Even as multiple major news outlets have reported over the past several days that Michael Cohen is preparing to cut a plea deal with federal prosecutors, he decided to try last one bizarre last-ditch swing in court at tilting his legal prospects in his favor. Cohen filed for a restraining order against Stormy Daniels’ attorney Michael Avenatti, aimed at preventing Avenatti from mentioning Cohen in television interviews. Not only did it not work, it backfired.
Judge James Otero immediately struck down Michael Cohen’s bonkers request for an immediate restraining order, as expected. But then the judge took things further. In a footnote which was longer than his actual ruling, the judge made a point of telling off Cohen for trying to abuse the system:
“Ex parte applications throw the system out of whack. They impose an unnecessary administrative burden on the court and an unnecessary adversarial burden on opposing counsel who are required to make a hurried response under pressure, usually for no good reason. They demand priority consideration, where such consideration is seldom deserved. In effect, they put the applicant “ahead of the pack,” without cause or justification. Ex parte applications are not intended to save the day for parties who have failed to present requests when they should have, and should not be used as a way to “cut in line” ahead of those litigants awaiting determination of their properly noticed and timely filed motions.”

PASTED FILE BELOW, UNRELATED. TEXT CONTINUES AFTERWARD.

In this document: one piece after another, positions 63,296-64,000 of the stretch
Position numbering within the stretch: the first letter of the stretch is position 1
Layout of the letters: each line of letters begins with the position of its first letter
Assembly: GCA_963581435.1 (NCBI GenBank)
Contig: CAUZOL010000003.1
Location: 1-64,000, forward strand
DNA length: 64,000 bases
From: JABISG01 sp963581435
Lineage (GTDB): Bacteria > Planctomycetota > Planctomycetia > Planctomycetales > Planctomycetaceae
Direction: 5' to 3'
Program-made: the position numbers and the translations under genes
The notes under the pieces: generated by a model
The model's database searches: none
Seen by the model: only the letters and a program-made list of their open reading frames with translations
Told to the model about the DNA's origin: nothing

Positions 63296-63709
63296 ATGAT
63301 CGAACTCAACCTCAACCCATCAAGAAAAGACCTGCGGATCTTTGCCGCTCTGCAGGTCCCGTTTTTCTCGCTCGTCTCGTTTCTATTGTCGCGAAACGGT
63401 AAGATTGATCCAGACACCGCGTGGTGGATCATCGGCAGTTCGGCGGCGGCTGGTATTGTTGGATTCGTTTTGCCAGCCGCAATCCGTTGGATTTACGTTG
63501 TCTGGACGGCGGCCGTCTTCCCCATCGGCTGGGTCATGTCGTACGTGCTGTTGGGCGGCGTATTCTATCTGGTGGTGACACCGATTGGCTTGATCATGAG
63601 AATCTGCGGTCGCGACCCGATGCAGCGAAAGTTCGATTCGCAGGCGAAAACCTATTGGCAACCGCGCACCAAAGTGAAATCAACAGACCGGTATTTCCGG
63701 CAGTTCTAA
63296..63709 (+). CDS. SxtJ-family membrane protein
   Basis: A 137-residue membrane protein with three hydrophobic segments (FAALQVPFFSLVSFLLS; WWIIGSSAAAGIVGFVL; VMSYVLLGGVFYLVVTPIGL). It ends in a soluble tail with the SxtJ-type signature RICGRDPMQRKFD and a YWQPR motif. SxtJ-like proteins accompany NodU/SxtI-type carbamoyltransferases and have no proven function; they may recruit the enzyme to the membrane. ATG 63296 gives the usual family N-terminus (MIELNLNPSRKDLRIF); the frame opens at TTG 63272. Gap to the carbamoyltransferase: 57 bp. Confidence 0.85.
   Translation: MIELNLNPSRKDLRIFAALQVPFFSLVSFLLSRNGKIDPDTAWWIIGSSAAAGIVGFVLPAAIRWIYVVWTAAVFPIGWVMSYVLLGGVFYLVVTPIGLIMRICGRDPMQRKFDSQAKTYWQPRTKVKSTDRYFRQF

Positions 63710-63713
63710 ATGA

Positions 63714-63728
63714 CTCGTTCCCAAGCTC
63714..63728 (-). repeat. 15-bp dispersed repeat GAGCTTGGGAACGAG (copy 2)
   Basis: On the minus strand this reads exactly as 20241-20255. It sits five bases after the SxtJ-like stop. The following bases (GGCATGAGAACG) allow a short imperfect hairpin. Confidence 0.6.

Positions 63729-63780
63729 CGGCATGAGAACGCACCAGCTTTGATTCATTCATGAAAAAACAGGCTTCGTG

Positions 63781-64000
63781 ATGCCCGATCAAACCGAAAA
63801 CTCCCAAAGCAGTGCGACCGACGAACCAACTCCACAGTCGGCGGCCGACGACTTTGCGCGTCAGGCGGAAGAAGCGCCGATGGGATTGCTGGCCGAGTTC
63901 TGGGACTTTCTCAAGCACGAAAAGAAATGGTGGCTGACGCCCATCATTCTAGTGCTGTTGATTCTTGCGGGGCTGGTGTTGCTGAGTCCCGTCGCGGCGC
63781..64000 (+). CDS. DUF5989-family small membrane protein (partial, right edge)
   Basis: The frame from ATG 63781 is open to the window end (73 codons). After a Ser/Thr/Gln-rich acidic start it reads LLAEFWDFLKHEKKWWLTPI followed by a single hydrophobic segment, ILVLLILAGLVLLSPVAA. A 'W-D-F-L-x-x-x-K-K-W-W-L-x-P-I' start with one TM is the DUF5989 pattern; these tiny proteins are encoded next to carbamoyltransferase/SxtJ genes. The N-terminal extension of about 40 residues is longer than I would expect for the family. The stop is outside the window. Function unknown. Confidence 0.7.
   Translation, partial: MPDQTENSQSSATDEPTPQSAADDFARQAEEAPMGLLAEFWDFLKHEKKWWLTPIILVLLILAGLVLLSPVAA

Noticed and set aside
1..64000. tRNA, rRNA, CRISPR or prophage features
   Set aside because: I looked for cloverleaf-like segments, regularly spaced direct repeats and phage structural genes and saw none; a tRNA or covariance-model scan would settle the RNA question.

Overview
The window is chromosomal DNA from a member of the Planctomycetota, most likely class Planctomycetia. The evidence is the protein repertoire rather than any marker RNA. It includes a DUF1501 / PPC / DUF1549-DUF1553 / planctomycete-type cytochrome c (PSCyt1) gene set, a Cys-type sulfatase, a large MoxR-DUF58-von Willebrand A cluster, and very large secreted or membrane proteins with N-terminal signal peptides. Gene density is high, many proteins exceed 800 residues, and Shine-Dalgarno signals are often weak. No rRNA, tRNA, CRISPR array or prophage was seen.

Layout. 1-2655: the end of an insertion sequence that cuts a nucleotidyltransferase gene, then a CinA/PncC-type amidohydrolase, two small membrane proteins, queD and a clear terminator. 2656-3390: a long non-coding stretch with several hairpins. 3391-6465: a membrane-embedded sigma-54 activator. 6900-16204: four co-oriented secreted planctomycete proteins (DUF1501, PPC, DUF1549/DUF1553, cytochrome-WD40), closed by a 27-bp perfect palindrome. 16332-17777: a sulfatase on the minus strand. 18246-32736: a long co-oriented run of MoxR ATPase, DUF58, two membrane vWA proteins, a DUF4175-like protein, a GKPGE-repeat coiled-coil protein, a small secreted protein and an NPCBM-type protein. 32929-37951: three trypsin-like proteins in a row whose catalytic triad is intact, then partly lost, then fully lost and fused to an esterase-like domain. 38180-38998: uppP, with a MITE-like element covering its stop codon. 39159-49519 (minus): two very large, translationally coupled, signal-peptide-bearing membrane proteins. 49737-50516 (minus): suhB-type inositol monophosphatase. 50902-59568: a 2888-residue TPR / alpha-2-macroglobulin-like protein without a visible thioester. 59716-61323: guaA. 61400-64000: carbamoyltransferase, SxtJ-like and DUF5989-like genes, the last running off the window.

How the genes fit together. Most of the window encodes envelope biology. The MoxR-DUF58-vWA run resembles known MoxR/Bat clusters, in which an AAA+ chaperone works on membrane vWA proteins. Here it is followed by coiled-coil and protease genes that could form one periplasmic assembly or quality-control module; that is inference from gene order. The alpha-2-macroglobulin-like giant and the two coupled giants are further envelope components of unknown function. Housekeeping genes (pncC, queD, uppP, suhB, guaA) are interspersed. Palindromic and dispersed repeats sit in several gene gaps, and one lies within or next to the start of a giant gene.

The judge is obviously blowing off steam here, but this goes further than Michael Cohen merely having to suffer the embarrassment of being told off by the judge. When you try these kinds of antics – particularly in a civil case where it’s not about criminal jeopardy and both sides are simply trying to prove they’re in the right – the last thing you want to do is piss off the judge. This could prompt the judge to begin ruling more aggressively against your future motions. This is a sign that Cohen is now so thoroughly out of options, he’s burning bridges. His day of reckoning is coming very, very soon.
Bill Palmer is the publisher of the political news outlet Palmer Report